MEDICAL CANNABIS, or MEDICAL MARIJUANA, is cannabis and cannabinoids
that are prescribed by doctors for their patients. The use of
cannabis as a medicine has not been rigorously tested due to
production restrictions and other governmental regulations. Limited
evidence suggests cannabis can reduce nausea and vomiting during
chemotherapy , improve appetite in people with
HIV/AIDS , and reduce
chronic pain and muscle spasms .
Short-term use increases the risk of both minor and major adverse
effects. Common side effects include dizziness, feeling tired,
vomiting, and hallucinations.
Long-term effects of cannabis are not
clear. Concerns include memory and cognition problems , risk of
addiction, schizophrenia in young people, and the risk of children
taking it by accident.
Cannabis plant has a history of medicinal use dating back
thousands of years across many cultures. The use of medical cannabis
is controversial. A number of medical organizations have requested
removal from the list of Schedule I controlled substances followed by
regulatory and scientific review. Others such as the American
Academy of Pediatrics in 2015 opposed the legalization of medical
Medical cannabis can be administered using a variety of methods,
including liquid tinctures , vaporizing or smoking dried buds, eating
cannabis edibles , taking capsules, using lozenges, dermal patches or
Synthetic cannabinoids are available as
prescription drugs in some countries; examples include: dronabinol and
nabilone . Recreational use of cannabis is illegal in most parts of
the world, but the medical use of cannabis is legal in certain
countries, including Austria, Canada, Czech Republic, Finland,
Germany, Israel, Italy, the Netherlands (where it is also legal
recreationally ), Portugal and Spain. Australia has passed laws to
allow the use of marijuana for medical and scientific purposes in some
states. In the
United States , 29 states and the District of
Columbia have passed legislation permitting the possession, use, and
distribution of medical cannabis in some form. Although cannabis
remains prohibited for any use at the federal level, the
Rohrabacher–Farr amendment was enacted in December 2014, limiting
the ability of federal law to be enforced in states where medical
cannabis has been legalized.
* 1 Classification
* 2 Medical uses
* 2.1 Nausea and vomiting
* 2.3 Pain
* 2.4 Neurological problems
Posttraumatic stress disorder
Posttraumatic stress disorder
* 3 Adverse effects
* 3.1 Medical use
* 3.2 Recreational use
* 3.3 Cognitive effects
* 3.4 Impact on psychosis
* 3.5 Other potential long-term effects
* 4 Pharmacology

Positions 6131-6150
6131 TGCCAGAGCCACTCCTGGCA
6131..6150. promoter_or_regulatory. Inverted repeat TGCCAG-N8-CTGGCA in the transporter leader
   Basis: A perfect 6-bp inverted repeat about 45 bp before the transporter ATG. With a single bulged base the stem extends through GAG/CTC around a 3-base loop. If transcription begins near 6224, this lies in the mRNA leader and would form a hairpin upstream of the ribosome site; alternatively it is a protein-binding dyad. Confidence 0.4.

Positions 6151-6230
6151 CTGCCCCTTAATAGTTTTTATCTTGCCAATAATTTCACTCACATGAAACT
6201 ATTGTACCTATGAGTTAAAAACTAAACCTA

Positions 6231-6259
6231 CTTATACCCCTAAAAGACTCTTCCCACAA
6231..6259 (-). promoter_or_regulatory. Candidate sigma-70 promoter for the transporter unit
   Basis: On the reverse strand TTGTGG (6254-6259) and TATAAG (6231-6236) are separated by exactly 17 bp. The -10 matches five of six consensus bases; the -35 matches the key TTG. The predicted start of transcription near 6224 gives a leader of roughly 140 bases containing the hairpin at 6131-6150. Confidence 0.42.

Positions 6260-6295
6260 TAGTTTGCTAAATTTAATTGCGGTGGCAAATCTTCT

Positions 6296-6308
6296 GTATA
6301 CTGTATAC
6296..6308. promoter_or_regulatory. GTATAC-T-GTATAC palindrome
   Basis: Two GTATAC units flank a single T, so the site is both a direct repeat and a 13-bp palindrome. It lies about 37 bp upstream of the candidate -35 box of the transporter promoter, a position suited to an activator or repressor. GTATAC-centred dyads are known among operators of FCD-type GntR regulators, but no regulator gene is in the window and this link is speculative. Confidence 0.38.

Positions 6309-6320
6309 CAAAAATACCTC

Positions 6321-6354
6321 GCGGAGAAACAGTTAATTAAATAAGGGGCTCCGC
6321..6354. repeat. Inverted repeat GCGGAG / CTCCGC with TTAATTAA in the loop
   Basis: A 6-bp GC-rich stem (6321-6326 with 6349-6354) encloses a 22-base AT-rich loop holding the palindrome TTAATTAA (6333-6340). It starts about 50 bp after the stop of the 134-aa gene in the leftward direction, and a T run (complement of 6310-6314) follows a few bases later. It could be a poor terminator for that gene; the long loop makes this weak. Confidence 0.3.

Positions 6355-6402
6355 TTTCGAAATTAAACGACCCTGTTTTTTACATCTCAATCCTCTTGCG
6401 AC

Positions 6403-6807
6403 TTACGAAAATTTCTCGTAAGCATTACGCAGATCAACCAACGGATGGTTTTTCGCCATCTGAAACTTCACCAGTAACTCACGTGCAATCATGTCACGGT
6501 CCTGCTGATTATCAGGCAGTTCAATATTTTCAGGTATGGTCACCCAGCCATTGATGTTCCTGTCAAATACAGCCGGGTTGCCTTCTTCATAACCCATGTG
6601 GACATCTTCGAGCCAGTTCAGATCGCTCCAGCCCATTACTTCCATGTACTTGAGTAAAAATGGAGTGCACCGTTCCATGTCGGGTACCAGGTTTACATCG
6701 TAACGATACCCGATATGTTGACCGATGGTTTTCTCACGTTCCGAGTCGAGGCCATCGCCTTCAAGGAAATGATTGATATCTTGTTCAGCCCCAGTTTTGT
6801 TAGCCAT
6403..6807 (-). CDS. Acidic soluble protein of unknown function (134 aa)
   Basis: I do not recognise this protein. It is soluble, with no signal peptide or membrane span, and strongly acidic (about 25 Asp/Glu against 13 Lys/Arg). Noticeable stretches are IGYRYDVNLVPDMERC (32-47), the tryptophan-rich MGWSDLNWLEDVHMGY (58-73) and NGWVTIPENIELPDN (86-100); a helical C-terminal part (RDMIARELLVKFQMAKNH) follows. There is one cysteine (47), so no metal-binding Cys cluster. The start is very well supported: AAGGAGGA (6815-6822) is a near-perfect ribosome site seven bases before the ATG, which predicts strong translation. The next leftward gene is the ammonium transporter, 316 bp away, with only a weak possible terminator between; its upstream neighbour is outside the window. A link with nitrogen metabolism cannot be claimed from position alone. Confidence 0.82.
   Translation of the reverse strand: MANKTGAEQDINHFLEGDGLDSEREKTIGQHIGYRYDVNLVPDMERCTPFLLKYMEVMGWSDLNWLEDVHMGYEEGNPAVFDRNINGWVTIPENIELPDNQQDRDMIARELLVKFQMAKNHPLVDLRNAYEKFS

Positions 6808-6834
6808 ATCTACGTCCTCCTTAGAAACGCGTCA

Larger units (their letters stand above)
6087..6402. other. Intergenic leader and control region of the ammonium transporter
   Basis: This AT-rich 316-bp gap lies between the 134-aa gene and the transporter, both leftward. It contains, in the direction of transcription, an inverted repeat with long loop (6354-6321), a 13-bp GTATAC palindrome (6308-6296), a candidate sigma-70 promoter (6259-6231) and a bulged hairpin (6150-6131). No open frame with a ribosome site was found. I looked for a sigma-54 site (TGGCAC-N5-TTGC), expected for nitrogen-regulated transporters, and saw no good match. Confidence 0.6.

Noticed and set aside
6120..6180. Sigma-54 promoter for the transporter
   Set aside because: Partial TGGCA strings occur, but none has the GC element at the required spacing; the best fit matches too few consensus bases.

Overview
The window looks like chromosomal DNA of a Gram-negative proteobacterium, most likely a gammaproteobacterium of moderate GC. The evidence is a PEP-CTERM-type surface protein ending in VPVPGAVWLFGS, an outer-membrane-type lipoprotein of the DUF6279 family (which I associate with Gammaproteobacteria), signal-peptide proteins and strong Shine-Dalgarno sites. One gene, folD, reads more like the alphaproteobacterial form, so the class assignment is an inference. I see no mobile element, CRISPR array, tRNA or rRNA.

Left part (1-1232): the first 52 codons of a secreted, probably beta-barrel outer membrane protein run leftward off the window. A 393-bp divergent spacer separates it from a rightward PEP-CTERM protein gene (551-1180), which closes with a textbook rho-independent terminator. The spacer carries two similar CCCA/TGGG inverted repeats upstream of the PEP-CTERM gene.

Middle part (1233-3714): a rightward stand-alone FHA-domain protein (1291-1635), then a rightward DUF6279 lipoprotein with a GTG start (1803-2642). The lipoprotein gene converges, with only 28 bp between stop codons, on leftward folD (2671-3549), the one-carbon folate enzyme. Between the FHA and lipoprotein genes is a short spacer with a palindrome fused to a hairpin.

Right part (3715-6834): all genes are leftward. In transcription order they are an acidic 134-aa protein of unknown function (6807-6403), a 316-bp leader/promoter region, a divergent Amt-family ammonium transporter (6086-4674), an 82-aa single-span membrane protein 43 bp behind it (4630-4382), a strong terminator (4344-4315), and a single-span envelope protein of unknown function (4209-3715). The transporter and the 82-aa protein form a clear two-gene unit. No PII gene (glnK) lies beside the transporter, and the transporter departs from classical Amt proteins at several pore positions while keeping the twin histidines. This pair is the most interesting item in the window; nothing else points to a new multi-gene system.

* 5 Administration
* 6 History
* 6.1 Ancient
* 6.2 Modern
* 7 Society and culture
* 7.1 Legal status
* 7.2 Economics
* 7.2.1 Distribution
* 7.2.2 Insurance
* 7.3 Positions of medical organizations
* 7.4 Recreational use
* 7.5 Brand names
* 8 Research
* 8.2 Cancer
* 8.3 Dementia
* 8.4 Diabetes
* 8.5 Epilepsy
* 8.6 Glaucoma
* 8.8 Other conditions
* 9 See also
* 10 References
* 11 Further reading
* 12 External links
Many different cannabis strains are collectively called "medical
cannabis." Since many varieties of the cannabis plant and plant
derivatives all share the same name, the term "medical cannabis" is
ambiguous and can be misunderstood. A
Cannabis plant includes more
than 400 different chemicals, of which about 70 are cannabinoids . In
comparison, typical government-approved medications contain only 1 or
2 chemicals. The number of active chemicals in cannabis is one reason
why treatment with cannabis is difficult to classify and study.
A 2014 review stated that the variations in ratio of CBD-to-
botanical and pharmaceutical preparations determines the therapeutic
vs psychoactive effects (CBD attenuates THC's psychoactive effects )
of cannabis products.
Cannabis as illustrated in Köhler's book of medicinal plants
Medical cannabis has several potential beneficial effects. Evidence
is moderate that it helps in chronic pain and muscle spasms . Low
quality evidence suggests its use for reducing nausea during
chemotherapy , improving appetite in
HIV/AIDS , improving sleep, and
improving tics in
Tourette syndrome . When usual treatments are
ineffective, cannabinoids have also been recommended for anorexia,
arthritis, migraine, and glaucoma.
It is recommended that cannabis use be stopped in pregnancy .
NAUSEA AND VOMITING
Medical cannabis is somewhat effective in chemotherapy-induced nausea
and vomiting (CINV) and may be a reasonable option in those who do
not improve following preferential treatment. Comparative studies
have found cannabinoids to be more effective than some conventional
antiemetics such as prochlorperazine , promethazine , and
metoclopramide in controlling CINV, but these are used less
frequently because of side effects including dizziness, dysphoria, and
hallucinations. Long-term cannabis use may cause nausea and
vomiting, a condition known as cannabinoid hyperemesis syndrome .
A 2016 Cochrane review said that cannabinoids were "probably
effective" in treating chemotherapy-induced nausea in children, but
with a high side effect profile (mainly drowsiness, dizziness, altered
moods, and increased appetite). Less common side effects were "occular
problems, orthostatic hypotension, muscle twitching, pruritis,